20th February 2020Tweet
With April fast approaching, there is an understandably high level of apprehension about what the implementation of the whiplash reforms will mean in practice. There is much that has not been confirmed:
- The Civil Procedure Rules
- The valuation of minor injuries
- The mechanism for those claims where liability is denied or quantum disputed
This is not an exhaustive list. There are still many other policy decisions that need to be made.
The Motor Insurers’ Bureau have, as the Ministry of Justice’s delivery partner, been tasked to build the IT platform for which these claims will be brought. The website is live and open for registration (www.officialinjuryclaims.org.uk). The project is on the last of its 17 sprints. Provided there are no radical policy changes to the assumptions currently made, it is clear that this is very much on track for an April implementation date.
Nevertheless, despite the progress made on the IT build, there is little that stakeholders can do to get ready until crucial policy decisions have been made. Without knowing the framework upon which the platform sits, it is impossible for users to prepare.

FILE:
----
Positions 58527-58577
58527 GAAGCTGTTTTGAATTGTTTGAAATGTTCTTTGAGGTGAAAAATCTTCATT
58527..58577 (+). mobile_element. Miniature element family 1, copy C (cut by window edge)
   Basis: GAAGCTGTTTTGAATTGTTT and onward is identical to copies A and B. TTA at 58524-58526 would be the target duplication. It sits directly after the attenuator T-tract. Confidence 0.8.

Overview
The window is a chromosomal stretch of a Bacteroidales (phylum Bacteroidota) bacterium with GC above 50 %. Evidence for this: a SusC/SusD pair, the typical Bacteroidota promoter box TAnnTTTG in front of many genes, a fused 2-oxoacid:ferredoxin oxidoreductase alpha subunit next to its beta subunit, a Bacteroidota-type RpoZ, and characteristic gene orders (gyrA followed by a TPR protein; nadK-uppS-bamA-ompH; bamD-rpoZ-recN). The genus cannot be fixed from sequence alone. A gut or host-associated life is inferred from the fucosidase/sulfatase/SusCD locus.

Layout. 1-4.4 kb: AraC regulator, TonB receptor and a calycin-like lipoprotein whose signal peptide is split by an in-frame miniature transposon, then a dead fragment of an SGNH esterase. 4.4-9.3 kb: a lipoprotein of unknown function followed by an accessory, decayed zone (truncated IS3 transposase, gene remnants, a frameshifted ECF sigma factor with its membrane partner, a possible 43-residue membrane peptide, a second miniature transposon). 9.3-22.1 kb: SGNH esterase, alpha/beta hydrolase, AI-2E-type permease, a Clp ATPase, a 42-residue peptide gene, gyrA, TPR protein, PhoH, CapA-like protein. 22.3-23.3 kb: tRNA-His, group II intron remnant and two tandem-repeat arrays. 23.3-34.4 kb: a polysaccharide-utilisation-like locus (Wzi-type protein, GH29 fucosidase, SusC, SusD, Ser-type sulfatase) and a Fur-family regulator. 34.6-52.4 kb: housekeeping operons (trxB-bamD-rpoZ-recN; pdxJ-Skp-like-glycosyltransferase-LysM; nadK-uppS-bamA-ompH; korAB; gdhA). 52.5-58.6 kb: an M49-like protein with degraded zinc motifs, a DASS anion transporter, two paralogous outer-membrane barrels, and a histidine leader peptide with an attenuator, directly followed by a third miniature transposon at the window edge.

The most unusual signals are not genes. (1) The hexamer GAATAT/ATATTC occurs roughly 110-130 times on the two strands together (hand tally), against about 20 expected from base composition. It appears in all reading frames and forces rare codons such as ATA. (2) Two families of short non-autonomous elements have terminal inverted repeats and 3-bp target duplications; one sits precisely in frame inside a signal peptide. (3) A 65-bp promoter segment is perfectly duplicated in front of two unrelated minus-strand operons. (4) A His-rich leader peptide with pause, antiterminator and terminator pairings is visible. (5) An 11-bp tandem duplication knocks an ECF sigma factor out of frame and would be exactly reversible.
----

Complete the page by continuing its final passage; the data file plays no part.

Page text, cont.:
The outstanding matters can only be confirmed by the Ministry of Justice. The delay in part is explicable; we have, after all, just had a general election. There are very strict rules governing communication during an election period (also known as “purdah”). The distractions and delay could have somewhat been expected when Boris Johnson called a General Election last Autumn. And that’s without even mentioning the “B” word…!
But time is marching on. As well as users’ operational bandwidth and schedules, the Ministry of Justice will be conscious of its own timescales that the various rules and Statutory Instruments require.
At a last week’s ABI conference, a Ministry of Justice official was insistent (despite repeated questions) that he could not reveal what the “go-no-go” date was. What was clear is that for all stakeholders – claimant or defendant – the level of urgency for clarity on this question has never been higher.Tweet